British Indian academic takes over as Cambridge University’s sociology head


“Sociology gives us the tools to be able to investigate and understand the world around us and so I think the department is a good place to be during periods of such upheaval," says Manali Desai. (Courtesy: Newnham College, University of Cambridge)
“Sociology gives us the tools to be able to investigate and understand the world around us and so I think the department is a good place to be during periods of such upheaval," says Manali Desai. (Courtesy: Newnham College, University of Cambridge)

A BRITISH INDIAN academic, who recently made history as the first woman of colour to become the head of Cambridge University’s sociology department, believes it is high time to rectify the education system’s “myopia” in viewing subjects such as imperialism and racism.



Manali Desai, a reader in Comparative and Historical Sociology and fellow of Newnham College, focuses primarily on social movements, ethnic and gendered violence and post-colonial studies. She has often also spoken out on the need to address issues related to colonialism and facing up to historical events.

“In Britain there’s a massive reluctance to address the colonial past and issues such as racism and anti-immigration are often justified by such myopia. At the same time, paradoxically, imperial nostalgia emerges in all sorts of places,” she said, indicating that “decolonisation” will remain an important aspect of her work.

“This has been a priority for the sociology department: we set up a working group with both staff and students in 2017 and it’s been pushing for changes, not just in our curriculum but also in terms of the pedagogy we use.”



In her new role, she hopes to steer the sociology department at the university to contribute more to academic discussions and journals, and also to go out into the world and make an impact on public policy and contemporary debates.

“Sociology gives us the tools to be able to investigate and understand the world around us and so I think the department is a good place to be during periods of such upheaval,” said Desai, in reference to her appointment amid the coronavirus pandemic and global movements such as Black Lives Matter.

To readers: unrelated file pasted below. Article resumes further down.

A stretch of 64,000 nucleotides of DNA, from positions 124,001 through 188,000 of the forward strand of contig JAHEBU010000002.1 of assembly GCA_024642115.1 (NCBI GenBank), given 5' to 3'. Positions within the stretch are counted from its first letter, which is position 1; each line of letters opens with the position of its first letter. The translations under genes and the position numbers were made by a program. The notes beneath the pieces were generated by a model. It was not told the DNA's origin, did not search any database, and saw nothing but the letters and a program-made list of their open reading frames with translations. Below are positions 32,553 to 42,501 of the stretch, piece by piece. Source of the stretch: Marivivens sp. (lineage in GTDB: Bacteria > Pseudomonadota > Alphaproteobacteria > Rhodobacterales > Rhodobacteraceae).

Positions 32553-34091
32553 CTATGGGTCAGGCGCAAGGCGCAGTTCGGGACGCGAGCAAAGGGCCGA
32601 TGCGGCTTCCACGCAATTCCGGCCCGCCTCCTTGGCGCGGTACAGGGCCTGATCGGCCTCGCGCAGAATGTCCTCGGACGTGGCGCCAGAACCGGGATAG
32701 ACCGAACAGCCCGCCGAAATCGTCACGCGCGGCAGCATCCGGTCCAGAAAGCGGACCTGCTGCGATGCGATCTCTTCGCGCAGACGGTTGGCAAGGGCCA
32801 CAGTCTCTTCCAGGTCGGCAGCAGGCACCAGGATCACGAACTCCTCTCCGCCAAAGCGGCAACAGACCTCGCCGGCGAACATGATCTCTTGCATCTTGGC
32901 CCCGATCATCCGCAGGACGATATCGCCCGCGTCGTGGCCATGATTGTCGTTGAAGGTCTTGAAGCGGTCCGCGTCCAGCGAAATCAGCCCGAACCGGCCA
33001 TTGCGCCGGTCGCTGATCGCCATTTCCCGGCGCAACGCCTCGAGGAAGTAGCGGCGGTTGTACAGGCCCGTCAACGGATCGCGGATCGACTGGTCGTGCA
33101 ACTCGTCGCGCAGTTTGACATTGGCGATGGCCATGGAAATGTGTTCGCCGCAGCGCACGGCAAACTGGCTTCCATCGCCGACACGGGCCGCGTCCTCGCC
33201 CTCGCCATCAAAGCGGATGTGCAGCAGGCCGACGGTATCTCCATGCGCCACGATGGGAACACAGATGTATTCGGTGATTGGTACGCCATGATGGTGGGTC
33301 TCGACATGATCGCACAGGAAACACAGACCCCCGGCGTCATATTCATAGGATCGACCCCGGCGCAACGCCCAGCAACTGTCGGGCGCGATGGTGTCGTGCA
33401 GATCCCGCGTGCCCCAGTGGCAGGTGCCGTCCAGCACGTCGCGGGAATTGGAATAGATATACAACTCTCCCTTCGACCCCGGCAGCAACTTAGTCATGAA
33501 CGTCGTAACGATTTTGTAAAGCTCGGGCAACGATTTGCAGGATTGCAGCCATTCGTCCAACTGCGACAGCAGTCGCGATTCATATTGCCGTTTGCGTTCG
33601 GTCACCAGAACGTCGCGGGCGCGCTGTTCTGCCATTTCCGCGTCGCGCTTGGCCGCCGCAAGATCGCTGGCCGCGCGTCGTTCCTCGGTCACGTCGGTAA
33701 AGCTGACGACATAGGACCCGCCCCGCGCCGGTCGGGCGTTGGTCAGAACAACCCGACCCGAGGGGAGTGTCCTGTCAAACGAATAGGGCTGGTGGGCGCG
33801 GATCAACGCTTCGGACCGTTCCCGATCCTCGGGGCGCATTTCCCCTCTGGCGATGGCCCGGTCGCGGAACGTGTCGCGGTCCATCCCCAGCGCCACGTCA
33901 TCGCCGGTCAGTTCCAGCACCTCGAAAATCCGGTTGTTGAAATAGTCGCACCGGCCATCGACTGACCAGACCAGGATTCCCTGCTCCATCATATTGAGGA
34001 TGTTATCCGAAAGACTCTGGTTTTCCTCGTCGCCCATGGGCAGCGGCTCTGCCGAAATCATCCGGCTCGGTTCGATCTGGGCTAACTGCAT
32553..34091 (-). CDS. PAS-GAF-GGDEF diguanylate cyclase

“We are living through a period of ferment and we are at a crucial juncture when fundamental questions about our very existence are at stake. The discipline of sociology has always tackled the big questions, be it climate change, war, poverty, and intersectional social inequalities.”



Desai describes herself as a “hybrid child of three different cultures”, having spent equal amounts of time in India, the US and UK. She grew up in India and the US before moving to Britain.

She completed her PhD in Sociology from the University of California, Los Angeles, where she trained as a comparative and historical sociologist.

Her work, which has a strong India focus, encompasses the areas of parties and political articulation, social movements, ethnic and gendered violence, and post-colonial studies.



Her current research as principal investigator on the £1.76-million GendV Project — funded by the Economic and Social Research Council and Global Challenges Research Fund — is a comparative qualitative work titled ‘Gendered Violence and Urban Transformation in India and South Africa’.

“Our aim is to historicise and contextualise this violence, and examine violence as something that appears to connect the most intimate of affective relations with changes that are happening in the wider world,” she explained.

Notably, Desai’s first book, State Formation and Radical Democracy in India, 1860-1990, was a historical analysis of the emergence of two different welfare regimes in India. She has also co-edited other books and published her research in several leading journals.